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Letters and copyright in the news

Chris JHolland9 October 2019

One of the issues faced regularly by archives which hold the correspondence of a prominent person is that the letters will have multiple copyright owners. Copyright in a letter belongs to the author and typically there will be many authors. This becomes an issue when you need permission to digitise or publish letters from the archive.

The ownership of copyright in letters has been thrown into the spotlight by the legal action brought by Her Royal Highness the Duchess of Sussex against Associated Newspapers with regard to the alleged publication of private correspondence in the Sunday Mail. Infringement of copyright is one of the claims, perhaps the main claim.

The underlying copyright issues are discussed in depth here on the IPKat blog including the difficulty the newspaper might have if they try to claim their use of the letters was covered by one of the exceptions to copyright contained within Section 30 of the Copyright, Designs and Patents Act 1988 (CDPA), which deals with “fair dealing” for the purpose of criticism, review and quotation more generally. The difficulty for the publisher is that the letters in question must have been previously “made available to the public” with permission of the copyright owner (the Duchess in this case), otherwise the exception does not apply (by virtue of CDPA Sub Section 30,1ZA,a). It seems unlikely they could claim that this condition has been fulfilled.

Although copyright is often in the headlines with respect to the music business it is less common to find copyright in unpublished literary works featuring so prominently.

 

 

Unpublished Works and 2039

Chris JHolland21 August 2014

 Unpublished works pose particular problems, especially for archives. A quirk of copyright law means that many of these works, including some very old documents are in copyright until 2039.

Before the Copyright, Designs and Patents Act 1988 came into force on 1st August 1989 the situation was even more restrictive. Some unpublished works enjoyed perpetual copyright. The CDPA redefined the duration of copyright for those works to 50 years after the new Act came into force, in other words the end of 2039.

Among the works affected are previously unpublished works of known authorship created before 1st August 1989, (except pre June 1957 photographs), in all cases where the author died before 1969. The letters of a prominent scientist, written prior to 1989 and never published would be in copyright until 2039.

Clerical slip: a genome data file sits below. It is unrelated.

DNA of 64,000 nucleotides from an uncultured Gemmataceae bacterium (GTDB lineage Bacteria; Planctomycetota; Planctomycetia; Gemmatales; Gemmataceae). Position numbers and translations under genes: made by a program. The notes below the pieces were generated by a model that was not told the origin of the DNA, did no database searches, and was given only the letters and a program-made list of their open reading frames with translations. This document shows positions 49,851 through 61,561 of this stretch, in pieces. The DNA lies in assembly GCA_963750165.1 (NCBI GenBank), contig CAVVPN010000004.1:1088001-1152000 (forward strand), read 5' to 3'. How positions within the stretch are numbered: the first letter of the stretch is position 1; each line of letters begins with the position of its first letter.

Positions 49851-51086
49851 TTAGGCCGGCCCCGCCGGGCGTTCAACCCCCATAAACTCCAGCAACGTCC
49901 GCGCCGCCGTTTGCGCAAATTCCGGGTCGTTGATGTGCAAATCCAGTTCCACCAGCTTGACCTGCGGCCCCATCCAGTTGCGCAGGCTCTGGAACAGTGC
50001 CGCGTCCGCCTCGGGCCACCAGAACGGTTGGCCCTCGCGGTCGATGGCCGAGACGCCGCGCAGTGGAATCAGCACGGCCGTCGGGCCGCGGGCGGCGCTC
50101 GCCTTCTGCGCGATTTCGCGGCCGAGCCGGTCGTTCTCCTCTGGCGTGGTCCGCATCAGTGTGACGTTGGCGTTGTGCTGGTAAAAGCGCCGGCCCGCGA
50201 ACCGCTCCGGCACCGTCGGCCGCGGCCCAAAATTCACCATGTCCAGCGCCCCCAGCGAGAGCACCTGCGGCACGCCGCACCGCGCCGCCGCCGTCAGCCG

It follows that if we wish to reproduce any of those letters, we need permission from the copyright holder, who could for example be a descendant of the author. This situation affects the use of extensive material held by the National Archives and similarly restrictive rules apply to some unpublished material which is Crown Copyright.

Could there be change on the horizon? The Government has given itself powers via the Enterprise and Regulatory Reform Act 2013 to amend this particular quirk of copyright duration. The result will be that some unpublished copyright works will move into the public domain while others will have a shorter term. We await the Statutory Instruments needed to implement the changes.

 

 

Help is at hand for neglected “Orphan Works”

Chris JHolland25 April 2014

What are “Orphan Works”? An example: We own an archive of personal correspondence bequeathed by an individual. An author wishes to quote from the letters in a biography. The letters by the person are still in copyright (we know the date of death), but who inherited the copyright? Was it left to our archive along with the documents? Letters to our subject from others pose further problems: Copyright is defined by reference to the life span of each correspondent and it could belong to a range of people.
These are orphan works: Likely to be in copyright, but the owners either cannot be identified or if identified cannot be found. The danger in re-using orphan works is that a copyright owner will appear who objects, with the possibility of legal action.
Help will be at hand come Autumn 2014 with the implementation of the EU Orphan Works Directive, Directive 2012/28/EU. This will provide a route for cultural organisations to legitimise re-use of orphan works (excluding stand-alone images such as photographs) on web sites by:
Registration with the Office for Harmonisation in the Internal Market.
Recording on the OHIM database the results of our “diligent search” along with any information on rights owners we have discovered.
A re-emergent copyright owner will be entitled to “fair compensation” from us. The Directive is intended to cover digitisation for web sites, not broadcasting or distribution. No help to our author but it will assist non-commercial projects to make orphan works available on the web.